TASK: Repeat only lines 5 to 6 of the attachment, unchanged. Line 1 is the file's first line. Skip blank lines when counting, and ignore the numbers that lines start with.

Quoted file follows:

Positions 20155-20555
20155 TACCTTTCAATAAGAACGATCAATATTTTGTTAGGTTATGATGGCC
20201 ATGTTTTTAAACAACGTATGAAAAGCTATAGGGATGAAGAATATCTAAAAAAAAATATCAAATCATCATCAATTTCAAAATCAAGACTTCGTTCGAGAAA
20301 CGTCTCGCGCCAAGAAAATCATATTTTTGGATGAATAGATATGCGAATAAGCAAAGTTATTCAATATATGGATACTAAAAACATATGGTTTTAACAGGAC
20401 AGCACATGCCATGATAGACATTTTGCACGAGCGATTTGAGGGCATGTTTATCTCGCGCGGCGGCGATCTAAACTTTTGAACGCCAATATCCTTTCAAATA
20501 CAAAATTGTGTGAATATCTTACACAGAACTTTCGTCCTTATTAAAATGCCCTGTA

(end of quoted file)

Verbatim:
20401 AGCACATGCCATGATAGACATTTTGCACGAGCGATTTGAGGGCATGTTTATCTCGCGCGGCGGCGATCTAAACTTTTGAACGCCAATATCCTTTCAAATA
20501 CAAAATTGTGTGAATATCTTACACAGAACTTTCGTCCTTATTAAAATGCCCTGTA